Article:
By Benjamin Leatherman
By Glenn BurnSilver
By Glenn BurnSilver
By Troy Farah
By Roger Calamaio
By Mark Deming
By Glenn BurnSilver
By Brian Palmer
For sixteen years, fans of heavy-metal band Judas Priest have been accustomed to seeing lead singer Rob Halford in his trademark stage dress, a menacing armor of black leather and silver studs that even Attila the Hun might have found a bit too butch.
But a few months ago, as Halford attended court proceedings in Reno, Nevada, to defend Priest against accusations that subliminal messages on one of the band's albums had led one teen to commit suicide and another to attempt it, fans got to see a much more mild-mannered metalhead.
Nattily attired in smart pinstripe suits and constantly jotting down notes on which to build the band's defense, Halford looked more like a nebbishy tax attorney than the high-decibel screamer of annihilistic anthems like "Breaking the Law" and "You've Got Another Thing Coming." To the hundreds of fans who'd turned the Washoe County District Courthouse steps into a mini rock festival by the time the judge finally cleared Judas Priest of all charges on August 25, the sight of a herringboned Halford was surely a campy kick, like catching Darth Vader in pajamas or Freddy Kruger in formalwear.
But to Halford, who showed up early for court each day during the four-week trial and sat attentively while lawyers and audiology experts sifted through reams of numbingly statistical evidence for both sides of the case, the GQ get-up was no put-on.
"We went in looking that way because the situation demanded it," says Halford during a Canadian stop on the band's current 42-city North American tour. "It was a serious situation, sitting in an American courthouse, going by the rule books."
Halford's businesslike demeanor was appropriate for another reason. This was, after all, a business matter, although the real nuts and bolts of the case were overshadowed by the media's fixation on the First Amendment issue it raised. In the end, the judge's decision that Priest did not deliberately place subliminal messages on its 1978 album Stained Class was not all that groundbreaking. Rather, the most significant outcome of the trial was the definition it ascribed to rock 'n' roll albums. Stripped of all the "music on trial" hysteria, here's how the case was actually regarded in the books: as a common "product liability" matter, alleging that certain features of a mass-produced consumer product--in this case, the passages on Stained Class that seemed to contain suggestive messages--contributed to the wrongful death of its end users.
In this light, Judas Priest was being accused not so much of satanic music making as of shoddy workmanship. Somebody should've caught that dangerous "Do it" backward message (accidentally produced, according to Priest's expert witness, by a combination of breathing noises and guitar strums) before the product rolled off the assembly line.
For the majority of rock 'n' roll artistes, the very notion that their creative, soul-baring musical statements could be described in the same terms as a Suzuki Samurai is more offensive than any charge of Satan worshiping. And Halford, too, clearly favors phrases like "my art" and "artistic communication" over industry jargon like "product" and "merchandise."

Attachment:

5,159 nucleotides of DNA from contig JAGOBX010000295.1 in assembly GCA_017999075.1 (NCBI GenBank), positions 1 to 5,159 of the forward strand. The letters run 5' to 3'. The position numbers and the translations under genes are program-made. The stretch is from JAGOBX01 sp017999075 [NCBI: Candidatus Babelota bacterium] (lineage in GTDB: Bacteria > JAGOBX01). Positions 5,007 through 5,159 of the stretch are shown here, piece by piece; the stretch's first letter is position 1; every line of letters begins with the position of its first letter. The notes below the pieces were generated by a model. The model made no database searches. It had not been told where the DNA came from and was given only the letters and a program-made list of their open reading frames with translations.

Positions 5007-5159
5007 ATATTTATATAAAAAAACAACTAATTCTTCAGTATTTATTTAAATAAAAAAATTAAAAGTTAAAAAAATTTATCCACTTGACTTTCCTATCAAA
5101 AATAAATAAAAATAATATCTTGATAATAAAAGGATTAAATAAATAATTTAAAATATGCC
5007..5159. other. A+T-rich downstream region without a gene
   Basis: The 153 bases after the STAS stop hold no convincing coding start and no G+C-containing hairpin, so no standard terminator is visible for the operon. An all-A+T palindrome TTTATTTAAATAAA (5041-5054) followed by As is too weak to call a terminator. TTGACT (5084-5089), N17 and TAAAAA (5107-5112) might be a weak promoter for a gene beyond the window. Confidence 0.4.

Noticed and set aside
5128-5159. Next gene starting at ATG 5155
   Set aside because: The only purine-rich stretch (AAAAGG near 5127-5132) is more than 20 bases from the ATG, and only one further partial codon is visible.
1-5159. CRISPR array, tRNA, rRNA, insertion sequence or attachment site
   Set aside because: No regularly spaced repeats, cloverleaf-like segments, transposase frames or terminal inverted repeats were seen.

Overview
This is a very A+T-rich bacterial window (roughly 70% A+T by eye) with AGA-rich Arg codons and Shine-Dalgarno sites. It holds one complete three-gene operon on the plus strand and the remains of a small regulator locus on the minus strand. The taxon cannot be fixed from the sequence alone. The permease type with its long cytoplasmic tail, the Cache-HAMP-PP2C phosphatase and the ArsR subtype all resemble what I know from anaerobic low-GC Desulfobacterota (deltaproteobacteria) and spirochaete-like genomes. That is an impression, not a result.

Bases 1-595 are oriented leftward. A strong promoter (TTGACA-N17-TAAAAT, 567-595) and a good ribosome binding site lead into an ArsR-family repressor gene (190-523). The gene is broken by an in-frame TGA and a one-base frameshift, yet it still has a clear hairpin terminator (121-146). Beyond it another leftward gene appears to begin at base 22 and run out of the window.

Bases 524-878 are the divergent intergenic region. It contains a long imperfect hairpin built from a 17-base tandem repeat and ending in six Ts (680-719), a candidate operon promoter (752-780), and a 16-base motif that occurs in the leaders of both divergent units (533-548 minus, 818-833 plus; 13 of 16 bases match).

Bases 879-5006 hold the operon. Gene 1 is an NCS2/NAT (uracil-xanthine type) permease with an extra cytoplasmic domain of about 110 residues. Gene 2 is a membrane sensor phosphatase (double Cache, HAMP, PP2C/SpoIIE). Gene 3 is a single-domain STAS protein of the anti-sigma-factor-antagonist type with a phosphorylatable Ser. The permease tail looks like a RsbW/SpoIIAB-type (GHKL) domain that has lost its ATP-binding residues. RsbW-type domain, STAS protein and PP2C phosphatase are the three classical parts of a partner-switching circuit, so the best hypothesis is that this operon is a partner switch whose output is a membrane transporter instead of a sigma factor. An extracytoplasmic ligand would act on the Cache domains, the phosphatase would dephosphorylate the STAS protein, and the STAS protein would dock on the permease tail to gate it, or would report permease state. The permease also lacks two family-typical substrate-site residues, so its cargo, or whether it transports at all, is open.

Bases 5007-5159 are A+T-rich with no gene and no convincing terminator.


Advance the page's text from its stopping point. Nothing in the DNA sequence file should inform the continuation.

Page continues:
Nevertheless, the well-spoken Englishman and Phoenix resident takes no offense when asked if he sometimes felt more like a watchful chief executive defending his company's primary product on that witness stand than a singer explaining his songs' lyrics.
"Oh yeah, absolutely," he says without hesitation. "Well, I mean, they were attacking our work, weren't they? They were attacking what we offered on record, saying this was evil, deadly music that killed people. And it was important for us to prove that there was absolutely no scientific evidence that a communication between an artist and a listener could be so overpowering that the listener could take his or her life. I mean, it was just an absolutely ridiculous claim."
IN ONE WAY OR ANOTHER, Halford and company have been defending their product--and their product category--for most of the past ten years. "Defenders of the Faith," the appellation coined in the title of the band's 1984 album, has long been their euphemism of choice. But as Halford made clear in interviews at the time of that album's release, "`The faith' [is] heavy-metal music. We're defending it both from the people who will knock it and from it ever going out of style or out of fashion."
Certainly, over the course of fourteen uncompromisingly hard-hitting albums, Judas Priest has raised the practice of heavy-metal music making to something of a fine art. But it doesn't require any great leap of imagination to extend the image of CEO Halford and picture Judas Priest as a kind of corporate entity, leading manufacturers of a musical product favored ten-to-one by America's teens for almost twenty years.
Indeed, the current CBS press package being circulated on the band goes out of its way to position Priest as a kind of Coca-Cola of heavy-metal. "If you want to know what heavy-metal sounds like," reads the biography's opening sentence, "all you have to do is listen to Judas Priest." Celebrity testimonials ("Metal will always be synonymous with bands like Judas Priest," raves Lita Ford) combine to paint a strong picture of Priest as heavy-metal's leading brand. What Crayola is to crayons, what Hershey is to chocolate bars--that's what Judas Priest is to heavy-metal.